It’s been a long time coming. Our first cricket blitz was held four years ago to raise money for a very special cause, after the daughter of a long-standing member had been diagnosed with leukaemia. I am happy to say that she is doing very well now, as is the daughter of another member who had the same diagnosis two years ago.
We have mooted having a similar event several times in the last couple of years, but time ran away with us, and it kept being put on a back burner. With us celebrating 175 years of existence this year, we were determined to see it through. We wanted to find a charity to work with for the event, and it was a no brainer for us to choose Aiobheann’s Pink Tie.
Formed in 2010, the charity was set up in the aftermath of the death of the daughter of one of its founders to cancer. Realising that there was little financial or practical support for the families of children affected by cancer, they set up in the hope of providing a support network for these families. And two members of our club have seen the incredible work that they do, so when we were looking for a charity to support, we did not have to look far.
As we all know, the weather has been shocking this year, but the sun gods were smiling down on us on Saturday (May 5th) as we gathered at McGrath Park from 8am to get things set up. Pink bunting and balloons were painstakingly put up (and remain up now!), a marquee was moved several times (we just didn’t think it through), a fantastic PA system was pieced together, beer kegs were set up, a cake/tombola/lucky-dip/refreshment stall was somehow squeezed onto one table, the BBQ was lit and at a little past 1015 the first ball of the day was bowled.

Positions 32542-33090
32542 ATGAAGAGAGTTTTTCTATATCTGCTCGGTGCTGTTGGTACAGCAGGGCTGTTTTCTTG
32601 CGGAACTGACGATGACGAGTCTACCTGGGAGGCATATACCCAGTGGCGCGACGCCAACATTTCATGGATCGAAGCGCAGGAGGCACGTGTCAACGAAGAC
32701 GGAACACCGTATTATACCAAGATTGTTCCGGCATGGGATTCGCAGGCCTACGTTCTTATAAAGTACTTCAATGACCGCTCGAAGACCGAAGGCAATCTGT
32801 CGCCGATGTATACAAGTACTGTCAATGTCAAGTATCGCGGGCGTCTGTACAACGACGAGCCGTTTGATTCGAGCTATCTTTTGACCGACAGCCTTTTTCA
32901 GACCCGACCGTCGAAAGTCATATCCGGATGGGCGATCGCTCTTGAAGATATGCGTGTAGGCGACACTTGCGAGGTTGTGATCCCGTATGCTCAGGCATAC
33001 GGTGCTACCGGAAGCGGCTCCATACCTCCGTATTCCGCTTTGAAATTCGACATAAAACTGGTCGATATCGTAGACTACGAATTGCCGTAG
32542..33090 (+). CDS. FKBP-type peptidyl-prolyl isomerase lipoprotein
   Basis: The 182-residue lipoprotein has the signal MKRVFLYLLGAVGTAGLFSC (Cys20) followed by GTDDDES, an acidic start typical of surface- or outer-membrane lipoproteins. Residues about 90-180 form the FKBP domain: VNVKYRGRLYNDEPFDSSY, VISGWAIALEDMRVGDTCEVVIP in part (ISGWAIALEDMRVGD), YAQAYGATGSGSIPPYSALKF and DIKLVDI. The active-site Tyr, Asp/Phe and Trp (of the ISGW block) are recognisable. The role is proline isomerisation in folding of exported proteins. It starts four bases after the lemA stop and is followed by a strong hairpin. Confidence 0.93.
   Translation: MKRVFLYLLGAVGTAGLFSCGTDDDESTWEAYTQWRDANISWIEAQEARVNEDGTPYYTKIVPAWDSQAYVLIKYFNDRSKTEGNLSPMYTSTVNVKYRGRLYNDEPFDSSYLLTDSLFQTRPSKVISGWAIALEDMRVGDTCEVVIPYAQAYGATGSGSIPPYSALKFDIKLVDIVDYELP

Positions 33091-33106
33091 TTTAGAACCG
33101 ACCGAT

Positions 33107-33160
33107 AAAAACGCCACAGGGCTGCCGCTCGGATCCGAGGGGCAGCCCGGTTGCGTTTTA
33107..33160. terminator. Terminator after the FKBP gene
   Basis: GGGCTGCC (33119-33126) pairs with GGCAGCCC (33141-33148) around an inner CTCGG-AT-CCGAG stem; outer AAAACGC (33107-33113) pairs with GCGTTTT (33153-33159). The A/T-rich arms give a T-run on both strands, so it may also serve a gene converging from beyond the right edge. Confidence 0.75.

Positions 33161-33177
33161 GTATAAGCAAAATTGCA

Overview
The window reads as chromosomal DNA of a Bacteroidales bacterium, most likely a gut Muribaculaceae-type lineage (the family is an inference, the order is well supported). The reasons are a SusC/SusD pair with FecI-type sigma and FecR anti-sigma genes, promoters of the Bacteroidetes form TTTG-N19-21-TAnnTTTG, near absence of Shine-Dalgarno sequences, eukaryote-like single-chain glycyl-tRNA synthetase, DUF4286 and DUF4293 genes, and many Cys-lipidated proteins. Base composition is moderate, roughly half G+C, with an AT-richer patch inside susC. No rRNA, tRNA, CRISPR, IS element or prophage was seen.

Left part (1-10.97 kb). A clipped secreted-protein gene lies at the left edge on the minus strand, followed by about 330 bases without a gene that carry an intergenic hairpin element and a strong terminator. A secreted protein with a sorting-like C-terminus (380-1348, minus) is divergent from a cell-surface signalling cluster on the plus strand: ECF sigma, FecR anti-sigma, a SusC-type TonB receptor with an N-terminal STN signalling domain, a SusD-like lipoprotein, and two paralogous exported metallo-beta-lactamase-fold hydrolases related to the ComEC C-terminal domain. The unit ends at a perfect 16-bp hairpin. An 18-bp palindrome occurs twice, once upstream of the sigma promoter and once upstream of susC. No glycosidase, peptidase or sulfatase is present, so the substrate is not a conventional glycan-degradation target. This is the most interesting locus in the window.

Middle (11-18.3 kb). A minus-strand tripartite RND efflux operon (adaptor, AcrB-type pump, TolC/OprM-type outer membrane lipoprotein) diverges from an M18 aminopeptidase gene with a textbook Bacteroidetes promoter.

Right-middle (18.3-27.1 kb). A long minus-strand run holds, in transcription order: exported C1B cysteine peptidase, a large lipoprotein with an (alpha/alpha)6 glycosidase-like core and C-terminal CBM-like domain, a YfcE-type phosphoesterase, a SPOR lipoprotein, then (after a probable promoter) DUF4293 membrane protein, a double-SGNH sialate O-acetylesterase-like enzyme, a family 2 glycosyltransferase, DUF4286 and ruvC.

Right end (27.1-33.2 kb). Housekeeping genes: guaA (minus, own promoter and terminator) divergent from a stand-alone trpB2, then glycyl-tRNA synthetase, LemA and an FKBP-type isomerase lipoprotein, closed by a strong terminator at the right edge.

We welcomed teams from Pembroke CC and Carlow CC, as well as a team of doctors from Clonmel, a team of young bucks from Carlow IT and a thoroughly lovely lot from The Theatrical Cavaliers. Three teams from Bagenalstown made it eight in all, making up two groups of four. The format was five over innings (everyone but the keeper must bowl), with wides and NBs counting for 2 (but no extra ball), and double runs for the last over. The games take around 35-40 minutes and get surprisingly competitive!
Once all the teams were there – obviously, everyone cut it fine! – the cricket ran like clockwork, and the games ticked over, resulting in a final between Pembroke and Baggies 2s at around 7pm, with the big hitting Baggies running out as winners.
The prize draw was the main money spinner, with nearly 300 tickets sold at €10 a pop, and Jimmy Norman from Aoibheann’s Pink Tie drew the tickets to ensure fair play.
We sat down to count the money – not helped enormously by the free-flowing beer – and had a five-minute panic until we realised someone else was holding a big wedge of it, and at the final count, it looks like we have made around €4200 to be split evenly between the club and the charity, which was bang on target.
A gigantic amount of work went on in the lead up to the event, and as chairman I want to express my personal gratitude to all those who put in so much time before, during and after the day to make it such a resounding success.
It was wonderful to share the day with outside teams, too. The first time around, we kept it all in house, but it is obvious now that we missed a trick because having teams from the Leinster cricketing family added loads to atmosphere and feeling of goodwill, and I hope I am right in saying that a good time was had by all. The format worked brilliantly, and if anyone reading this wants to run a similar day, please get in contact if you want some help on how it all cobbles together.
I don’t know whether the LCU or Cricket Ireland is looking for a charity to adopt, but if they are, then please have a good look at Aoibheann’s Pink Tie. €2 donations can be made by texting “Pink tie” to 50300.
What was really wonderful was the support from the local community, and the demonstration that cricket can play such a positive role, generating money and so much goodwill in Ireland.
Thanks to all involved! Next one in 2020.